[Buddha-l] Ethical Dilemmas

lemmett at talk21.com lemmett at talk21.com
Thu Jun 10 13:43:12 MDT 2010

>>Why always this urge to>>intervene? Let Mother Nature do her job.

>Careful not to jump to the other extreme. There is a difference between 
>having to do something as opposed to having something to do. Sila is one of 
>the tripod legs on which Buddhism stands, and shouldn't be neglected in the 
>name of observation-only samadhi (or some other name, such as Father 
>Nature). There is no compassion, no prajna, no Buddhism, without 

What if a psychopath looking for victims told you to choose two names at random, say from a phonebook or something, one name at random or he would choose three at random himself? It seems obvious that the second option is best but this means that lives themselves can be equatable.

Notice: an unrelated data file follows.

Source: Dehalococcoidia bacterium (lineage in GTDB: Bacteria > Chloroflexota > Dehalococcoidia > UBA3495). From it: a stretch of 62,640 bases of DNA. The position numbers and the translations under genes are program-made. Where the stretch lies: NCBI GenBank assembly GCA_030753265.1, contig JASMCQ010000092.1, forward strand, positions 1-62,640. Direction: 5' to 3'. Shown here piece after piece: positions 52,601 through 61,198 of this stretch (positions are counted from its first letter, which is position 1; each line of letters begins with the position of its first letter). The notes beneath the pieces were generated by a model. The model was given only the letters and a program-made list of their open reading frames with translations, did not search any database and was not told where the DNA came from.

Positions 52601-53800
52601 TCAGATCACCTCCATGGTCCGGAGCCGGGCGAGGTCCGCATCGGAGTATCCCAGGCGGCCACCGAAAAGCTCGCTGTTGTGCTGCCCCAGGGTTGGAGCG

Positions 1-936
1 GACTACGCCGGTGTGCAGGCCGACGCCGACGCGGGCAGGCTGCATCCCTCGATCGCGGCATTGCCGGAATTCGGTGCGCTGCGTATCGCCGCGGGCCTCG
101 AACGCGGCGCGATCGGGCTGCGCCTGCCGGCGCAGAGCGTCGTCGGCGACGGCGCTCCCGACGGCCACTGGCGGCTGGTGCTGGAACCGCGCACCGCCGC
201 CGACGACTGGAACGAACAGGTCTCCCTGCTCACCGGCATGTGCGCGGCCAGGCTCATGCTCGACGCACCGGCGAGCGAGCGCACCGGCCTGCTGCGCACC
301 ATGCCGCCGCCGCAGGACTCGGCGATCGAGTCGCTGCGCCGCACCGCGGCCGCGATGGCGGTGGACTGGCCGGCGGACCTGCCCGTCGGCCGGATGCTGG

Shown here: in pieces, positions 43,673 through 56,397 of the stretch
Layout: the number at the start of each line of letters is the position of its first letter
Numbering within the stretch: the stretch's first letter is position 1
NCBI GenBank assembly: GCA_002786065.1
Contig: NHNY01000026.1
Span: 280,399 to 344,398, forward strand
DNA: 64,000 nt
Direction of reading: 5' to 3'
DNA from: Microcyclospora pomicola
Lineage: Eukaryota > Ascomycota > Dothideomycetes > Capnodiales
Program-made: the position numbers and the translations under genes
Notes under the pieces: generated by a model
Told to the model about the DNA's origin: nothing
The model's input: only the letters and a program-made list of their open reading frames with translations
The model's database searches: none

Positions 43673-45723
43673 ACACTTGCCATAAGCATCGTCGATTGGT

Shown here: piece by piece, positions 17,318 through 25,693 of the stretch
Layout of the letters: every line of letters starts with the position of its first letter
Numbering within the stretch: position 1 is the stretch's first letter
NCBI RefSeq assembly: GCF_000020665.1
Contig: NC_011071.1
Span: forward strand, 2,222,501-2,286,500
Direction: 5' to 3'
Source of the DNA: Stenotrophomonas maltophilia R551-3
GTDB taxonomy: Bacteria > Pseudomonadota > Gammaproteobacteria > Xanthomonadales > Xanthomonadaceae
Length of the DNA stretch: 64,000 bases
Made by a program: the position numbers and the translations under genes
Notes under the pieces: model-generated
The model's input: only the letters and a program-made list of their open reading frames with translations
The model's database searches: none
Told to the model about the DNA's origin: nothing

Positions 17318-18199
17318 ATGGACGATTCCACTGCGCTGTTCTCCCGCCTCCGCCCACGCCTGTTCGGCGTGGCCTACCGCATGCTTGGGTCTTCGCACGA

So the way I look at this problem is that the best outcome is probably the least loss of life, though it may turn out otherwise. However the ethical value of choosing the option that is probably more valuable, is ambiguous with not intervening because of the evil in choosing to kill. And that that evil changes as it is contextualized, so that turning in people to the nazis is not quite the same. There is no right or wrong choice with something like the trains, blame or praise; it is up to whoever finds themselves in that situation to decide what sort of responsibility they want to act out. We did this is psyc class, my answer is probably not very Buddhist. That is all.


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